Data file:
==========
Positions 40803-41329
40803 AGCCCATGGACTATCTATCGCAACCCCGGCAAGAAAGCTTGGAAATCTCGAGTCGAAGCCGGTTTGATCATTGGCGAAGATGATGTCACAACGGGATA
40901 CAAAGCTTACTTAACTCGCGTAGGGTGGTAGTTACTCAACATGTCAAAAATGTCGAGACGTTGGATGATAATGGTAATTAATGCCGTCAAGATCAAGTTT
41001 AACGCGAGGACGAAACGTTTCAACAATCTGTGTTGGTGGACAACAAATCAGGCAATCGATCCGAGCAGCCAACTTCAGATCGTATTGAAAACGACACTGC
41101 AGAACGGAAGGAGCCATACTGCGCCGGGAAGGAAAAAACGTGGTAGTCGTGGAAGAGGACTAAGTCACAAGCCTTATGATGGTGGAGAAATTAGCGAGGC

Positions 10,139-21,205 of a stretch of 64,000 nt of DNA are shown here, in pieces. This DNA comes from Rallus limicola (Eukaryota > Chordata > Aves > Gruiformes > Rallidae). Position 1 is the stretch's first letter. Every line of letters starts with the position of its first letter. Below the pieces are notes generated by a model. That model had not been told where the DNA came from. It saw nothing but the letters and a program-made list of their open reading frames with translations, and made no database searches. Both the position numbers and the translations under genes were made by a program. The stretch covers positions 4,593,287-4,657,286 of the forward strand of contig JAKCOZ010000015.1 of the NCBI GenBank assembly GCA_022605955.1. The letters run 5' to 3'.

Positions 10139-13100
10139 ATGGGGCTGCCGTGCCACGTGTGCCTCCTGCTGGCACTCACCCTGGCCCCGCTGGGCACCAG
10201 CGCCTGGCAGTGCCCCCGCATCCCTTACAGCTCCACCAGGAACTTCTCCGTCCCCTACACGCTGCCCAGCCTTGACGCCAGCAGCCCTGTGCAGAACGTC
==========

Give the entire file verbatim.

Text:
Positions 40803-41329
40803 AGCCCATGGACTATCTATCGCAACCCCGGCAAGAAAGCTTGGAAATCTCGAGTCGAAGCCGGTTTGATCATTGGCGAAGATGATGTCACAACGGGATA
40901 CAAAGCTTACTTAACTCGCGTAGGGTGGTAGTTACTCAACATGTCAAAAATGTCGAGACGTTGGATGATAATGGTAATTAATGCCGTCAAGATCAAGTTT
41001 AACGCGAGGACGAAACGTTTCAACAATCTGTGTTGGTGGACAACAAATCAGGCAATCGATCCGAGCAGCCAACTTCAGATCGTATTGAAAACGACACTGC
41101 AGAACGGAAGGAGCCATACTGCGCCGGGAAGGAAAAAACGTGGTAGTCGTGGAAGAGGACTAAGTCACAAGCCTTATGATGGTGGAGAAATTAGCGAGGC

Positions 10,139-21,205 of a stretch of 64,000 nt of DNA are shown here, in pieces. This DNA comes from Rallus limicola (Eukaryota > Chordata > Aves > Gruiformes > Rallidae). Position 1 is the stretch's first letter. Every line of letters starts with the position of its first letter. Below the pieces are notes generated by a model. That model had not been told where the DNA came from. It saw nothing but the letters and a program-made list of their open reading frames with translations, and made no database searches. Both the position numbers and the translations under genes were made by a program. The stretch covers positions 4,593,287-4,657,286 of the forward strand of contig JAKCOZ010000015.1 of the NCBI GenBank assembly GCA_022605955.1. The letters run 5' to 3'.

Positions 10139-13100
10139 ATGGGGCTGCCGTGCCACGTGTGCCTCCTGCTGGCACTCACCCTGGCCCCGCTGGGCACCAG
10201 CGCCTGGCAGTGCCCCCGCATCCCTTACAGCTCCACCAGGAACTTCTCCGTCCCCTACACGCTGCCCAGCCTTGACGCCAGCAGCCCTGTGCAGAACGTC